Thursday, November 15, 2012
Five storylines: OU vs. West Virginia
By Brandon Chatmon
The Sooners travel to West Virginia to take on the Mountaineers on Saturday. Here are five storylines to keep an eye on:
1. How will the Sooners react to their first trip to Morgantown, W. Va.?
No player in the program has played at West Virginia. Milan Puskar Stadium is generally an unpleasant place to play for opponents but the Mountaineers have lost to Kansas State and TCU in their last two home games.
The road atmosphere isn’t likely to be as rowdy as expected when the season began and this was considered one of the Big 12’s marquee games of 2012.
2. What happens if the Sooners commit multiple turnovers?
Ball protection will be critical for the Sooners who don’t want to give West Virginia’s offense more opportunities than they have to. Four of Landry Jones’ seven interceptions this season have come in OU’s last three games so the Sooners need their senior quarterback to be very careful with the football on Saturday.
If OU does turn it over, it could create a swell of momentum that ignites the Mountaineer’s explosive offense and turns this into a tougher game than it appears to be on paper.
3. Have the Mountaineers mailed it in or do the consider this game an opportunity to reignite their season?
After a 5-0 start, the Big 12 has battered the Mountaineers, sending them on a four-game losing skid. After averaging 598.5 yards of total offense per game during September, WVU’s average fell to 370.3 in October and 408.5 in November. Multiple players have left the team and there appears to be some unrest in the program.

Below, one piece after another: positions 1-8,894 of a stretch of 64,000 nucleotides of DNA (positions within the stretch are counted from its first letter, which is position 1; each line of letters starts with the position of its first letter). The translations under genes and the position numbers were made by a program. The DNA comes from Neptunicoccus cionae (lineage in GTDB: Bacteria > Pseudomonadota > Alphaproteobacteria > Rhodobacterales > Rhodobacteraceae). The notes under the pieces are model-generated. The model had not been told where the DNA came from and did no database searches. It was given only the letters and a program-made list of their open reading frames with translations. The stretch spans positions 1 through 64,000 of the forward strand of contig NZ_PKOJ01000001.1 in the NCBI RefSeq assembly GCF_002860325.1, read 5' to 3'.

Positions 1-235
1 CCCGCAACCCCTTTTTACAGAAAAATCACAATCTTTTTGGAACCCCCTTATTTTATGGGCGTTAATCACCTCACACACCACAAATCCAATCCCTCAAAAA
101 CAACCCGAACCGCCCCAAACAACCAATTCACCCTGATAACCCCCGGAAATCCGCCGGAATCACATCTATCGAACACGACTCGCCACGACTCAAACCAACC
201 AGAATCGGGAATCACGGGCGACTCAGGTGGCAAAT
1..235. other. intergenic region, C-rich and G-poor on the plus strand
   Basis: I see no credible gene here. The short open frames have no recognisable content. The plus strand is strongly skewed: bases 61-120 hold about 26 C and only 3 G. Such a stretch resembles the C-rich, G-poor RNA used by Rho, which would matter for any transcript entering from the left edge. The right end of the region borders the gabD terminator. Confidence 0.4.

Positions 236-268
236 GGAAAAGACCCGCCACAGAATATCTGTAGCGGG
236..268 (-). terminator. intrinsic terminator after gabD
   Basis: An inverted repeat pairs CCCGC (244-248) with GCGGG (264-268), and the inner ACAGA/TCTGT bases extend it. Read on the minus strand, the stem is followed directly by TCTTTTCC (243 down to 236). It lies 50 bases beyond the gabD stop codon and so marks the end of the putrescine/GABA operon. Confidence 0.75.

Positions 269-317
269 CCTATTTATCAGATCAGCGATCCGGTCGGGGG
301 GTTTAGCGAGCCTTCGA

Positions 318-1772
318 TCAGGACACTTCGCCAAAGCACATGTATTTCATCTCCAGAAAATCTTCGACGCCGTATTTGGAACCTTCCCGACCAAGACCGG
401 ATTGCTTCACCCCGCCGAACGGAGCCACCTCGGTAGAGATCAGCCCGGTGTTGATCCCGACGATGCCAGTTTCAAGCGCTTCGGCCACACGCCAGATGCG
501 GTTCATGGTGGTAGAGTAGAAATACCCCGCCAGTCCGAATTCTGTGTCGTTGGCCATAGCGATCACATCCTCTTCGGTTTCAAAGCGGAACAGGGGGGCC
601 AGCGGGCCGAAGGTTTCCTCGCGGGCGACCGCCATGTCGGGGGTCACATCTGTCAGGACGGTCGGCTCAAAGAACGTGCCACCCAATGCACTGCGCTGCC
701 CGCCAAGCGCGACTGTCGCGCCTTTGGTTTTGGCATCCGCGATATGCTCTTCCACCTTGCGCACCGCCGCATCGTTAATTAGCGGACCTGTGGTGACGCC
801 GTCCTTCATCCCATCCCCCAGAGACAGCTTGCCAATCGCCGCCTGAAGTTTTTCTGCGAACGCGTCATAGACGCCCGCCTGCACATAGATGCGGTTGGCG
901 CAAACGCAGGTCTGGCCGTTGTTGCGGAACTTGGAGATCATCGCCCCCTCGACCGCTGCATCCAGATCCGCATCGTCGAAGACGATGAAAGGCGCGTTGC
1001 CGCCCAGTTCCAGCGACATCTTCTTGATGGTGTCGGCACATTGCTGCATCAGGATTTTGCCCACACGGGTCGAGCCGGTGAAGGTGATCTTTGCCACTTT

Nonetheless, the Sooners visit gives WVU the opportunity to make a statement and regain some positive vibes around the program. Do the Mountaineers want to get the season over with or finish strong? We’ll know more about the answer to that question on Saturday.
Smith looked like the Heisman favorite in September, completing 141 of 169 passing attempts (83.4 percent) for 1,738 yards and 20 touchdowns with no interceptions in four victories.
Since then, he’s completed 143 of 230 attempts (62.2 percent) for 1,310 yards, 11 touchdowns with three interceptions. Smith seems unsure of himself at times and has made more errant throws as the season progressed.
However, if the September version of Smith takes the field on Saturday, the Sooners will have to bring their ‘A’ game to leave town with a victory.
5. Does WVU have any hope of stopping the Sooners?
The simple answer is: No. The Mountaineers do have a chance to slow the Sooners, however.
WVU uses several different looks to get pressure and try to confuse a quarterback so If they have some success confusing Landry Jones, they could create some turnovers, which is just as good as stopping the Sooners.
If the Sooners protect the ball, they should have the advantage in the passing game with their four-receiver sets and their running game with a offensive line that is getting healthier and dynamic running back Damien Williams with the football in his hands. While the WVU defense has been better in recent weeks, OU’s offense could have plenty of success on Saturday.